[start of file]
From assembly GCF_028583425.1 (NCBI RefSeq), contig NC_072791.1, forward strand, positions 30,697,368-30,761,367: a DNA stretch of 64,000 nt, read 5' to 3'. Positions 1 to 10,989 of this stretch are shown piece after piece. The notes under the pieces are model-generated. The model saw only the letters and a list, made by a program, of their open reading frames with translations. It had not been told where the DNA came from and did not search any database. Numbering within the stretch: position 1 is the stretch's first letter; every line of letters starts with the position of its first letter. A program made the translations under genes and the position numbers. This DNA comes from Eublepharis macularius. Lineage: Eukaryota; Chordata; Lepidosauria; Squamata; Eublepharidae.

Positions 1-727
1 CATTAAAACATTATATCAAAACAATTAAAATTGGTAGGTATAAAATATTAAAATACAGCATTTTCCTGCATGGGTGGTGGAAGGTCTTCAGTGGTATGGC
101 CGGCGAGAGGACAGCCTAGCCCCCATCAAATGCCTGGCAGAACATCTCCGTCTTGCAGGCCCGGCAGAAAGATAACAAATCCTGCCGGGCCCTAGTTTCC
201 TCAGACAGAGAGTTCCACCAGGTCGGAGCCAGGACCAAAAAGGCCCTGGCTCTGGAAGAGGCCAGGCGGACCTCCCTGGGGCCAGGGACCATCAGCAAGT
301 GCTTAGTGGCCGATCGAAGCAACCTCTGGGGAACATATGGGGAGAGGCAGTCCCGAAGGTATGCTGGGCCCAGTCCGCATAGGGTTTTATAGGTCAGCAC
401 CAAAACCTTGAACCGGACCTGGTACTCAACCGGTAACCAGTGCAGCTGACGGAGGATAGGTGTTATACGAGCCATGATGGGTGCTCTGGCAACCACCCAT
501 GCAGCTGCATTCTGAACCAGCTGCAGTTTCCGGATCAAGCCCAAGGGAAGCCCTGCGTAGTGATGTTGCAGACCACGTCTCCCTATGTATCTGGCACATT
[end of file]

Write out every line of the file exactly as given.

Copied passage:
From assembly GCF_028583425.1 (NCBI RefSeq), contig NC_072791.1, forward strand, positions 30,697,368-30,761,367: a DNA stretch of 64,000 nt, read 5' to 3'. Positions 1 to 10,989 of this stretch are shown piece after piece. The notes under the pieces are model-generated. The model saw only the letters and a list, made by a program, of their open reading frames with translations. It had not been told where the DNA came from and did not search any database. Numbering within the stretch: position 1 is the stretch's first letter; every line of letters starts with the position of its first letter. A program made the translations under genes and the position numbers. This DNA comes from Eublepharis macularius. Lineage: Eukaryota; Chordata; Lepidosauria; Squamata; Eublepharidae.

Positions 1-727
1 CATTAAAACATTATATCAAAACAATTAAAATTGGTAGGTATAAAATATTAAAATACAGCATTTTCCTGCATGGGTGGTGGAAGGTCTTCAGTGGTATGGC
101 CGGCGAGAGGACAGCCTAGCCCCCATCAAATGCCTGGCAGAACATCTCCGTCTTGCAGGCCCGGCAGAAAGATAACAAATCCTGCCGGGCCCTAGTTTCC
201 TCAGACAGAGAGTTCCACCAGGTCGGAGCCAGGACCAAAAAGGCCCTGGCTCTGGAAGAGGCCAGGCGGACCTCCCTGGGGCCAGGGACCATCAGCAAGT
301 GCTTAGTGGCCGATCGAAGCAACCTCTGGGGAACATATGGGGAGAGGCAGTCCCGAAGGTATGCTGGGCCCAGTCCGCATAGGGTTTTATAGGTCAGCAC
401 CAAAACCTTGAACCGGACCTGGTACTCAACCGGTAACCAGTGCAGCTGACGGAGGATAGGTGTTATACGAGCCATGATGGGTGCTCTGGCAACCACCCAT
501 GCAGCTGCATTCTGAACCAGCTGCAGTTTCCGGATCAAGCCCAAGGGAAGCCCTGCGTAGTGATGTTGCAGACCACGTCTCCCTATGTATCTGGCACATT